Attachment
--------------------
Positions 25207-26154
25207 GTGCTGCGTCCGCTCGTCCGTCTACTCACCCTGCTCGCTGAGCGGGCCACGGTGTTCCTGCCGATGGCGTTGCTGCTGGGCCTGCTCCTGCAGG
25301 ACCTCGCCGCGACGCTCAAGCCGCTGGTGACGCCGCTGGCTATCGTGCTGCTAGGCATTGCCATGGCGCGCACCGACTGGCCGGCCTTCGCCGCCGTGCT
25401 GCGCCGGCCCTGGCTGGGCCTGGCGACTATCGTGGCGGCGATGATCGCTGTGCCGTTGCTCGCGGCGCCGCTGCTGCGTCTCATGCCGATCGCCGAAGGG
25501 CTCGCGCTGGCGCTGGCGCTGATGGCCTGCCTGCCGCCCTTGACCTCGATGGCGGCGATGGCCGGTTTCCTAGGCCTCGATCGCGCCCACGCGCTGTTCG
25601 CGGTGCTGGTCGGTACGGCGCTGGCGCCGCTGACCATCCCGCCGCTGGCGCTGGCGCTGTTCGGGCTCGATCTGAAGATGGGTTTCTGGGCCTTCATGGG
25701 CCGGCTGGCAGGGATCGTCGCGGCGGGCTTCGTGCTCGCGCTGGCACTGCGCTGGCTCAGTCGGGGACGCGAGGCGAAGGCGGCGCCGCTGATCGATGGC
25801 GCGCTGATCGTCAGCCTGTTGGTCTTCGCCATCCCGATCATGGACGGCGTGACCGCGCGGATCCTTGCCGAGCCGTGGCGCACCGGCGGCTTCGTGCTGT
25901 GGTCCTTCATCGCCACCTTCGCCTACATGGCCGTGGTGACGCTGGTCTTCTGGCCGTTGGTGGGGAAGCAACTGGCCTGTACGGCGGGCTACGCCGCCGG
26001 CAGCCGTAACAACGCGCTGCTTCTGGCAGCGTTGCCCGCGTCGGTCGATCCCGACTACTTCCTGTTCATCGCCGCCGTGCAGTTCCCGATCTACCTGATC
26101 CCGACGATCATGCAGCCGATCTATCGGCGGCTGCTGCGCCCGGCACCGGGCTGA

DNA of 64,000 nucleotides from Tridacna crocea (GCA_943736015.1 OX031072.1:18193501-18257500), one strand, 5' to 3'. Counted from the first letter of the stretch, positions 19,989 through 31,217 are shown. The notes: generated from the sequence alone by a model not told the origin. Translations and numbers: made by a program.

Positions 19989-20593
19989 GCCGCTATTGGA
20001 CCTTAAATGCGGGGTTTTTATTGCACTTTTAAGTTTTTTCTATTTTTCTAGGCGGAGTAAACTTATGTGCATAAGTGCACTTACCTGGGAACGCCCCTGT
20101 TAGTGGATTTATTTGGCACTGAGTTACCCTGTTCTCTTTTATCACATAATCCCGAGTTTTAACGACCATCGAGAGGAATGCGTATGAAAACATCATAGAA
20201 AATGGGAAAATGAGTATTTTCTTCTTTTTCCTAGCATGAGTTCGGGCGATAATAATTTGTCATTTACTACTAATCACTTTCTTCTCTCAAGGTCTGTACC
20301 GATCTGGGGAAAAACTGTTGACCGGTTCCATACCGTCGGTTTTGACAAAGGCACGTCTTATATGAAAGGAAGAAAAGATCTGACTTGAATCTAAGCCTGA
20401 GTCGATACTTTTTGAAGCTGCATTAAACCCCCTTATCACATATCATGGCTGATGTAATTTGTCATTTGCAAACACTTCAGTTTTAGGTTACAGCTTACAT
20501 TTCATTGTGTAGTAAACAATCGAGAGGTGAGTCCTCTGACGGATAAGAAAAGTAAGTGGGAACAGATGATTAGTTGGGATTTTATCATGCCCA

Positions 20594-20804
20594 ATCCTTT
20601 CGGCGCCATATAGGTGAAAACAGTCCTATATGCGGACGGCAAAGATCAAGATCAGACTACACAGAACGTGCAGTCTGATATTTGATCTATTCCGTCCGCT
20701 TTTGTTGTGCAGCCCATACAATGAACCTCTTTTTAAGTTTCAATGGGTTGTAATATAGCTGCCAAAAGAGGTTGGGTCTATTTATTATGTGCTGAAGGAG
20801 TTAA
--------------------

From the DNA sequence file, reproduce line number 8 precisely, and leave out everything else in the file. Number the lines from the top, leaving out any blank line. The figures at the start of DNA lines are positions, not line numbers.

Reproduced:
25801 GCGCTGATCGTCAGCCTGTTGGTCTTCGCCATCCCGATCATGGACGGCGTGACCGCGCGGATCCTTGCCGAGCCGTGGCGCACCGGCGGCTTCGTGCTGT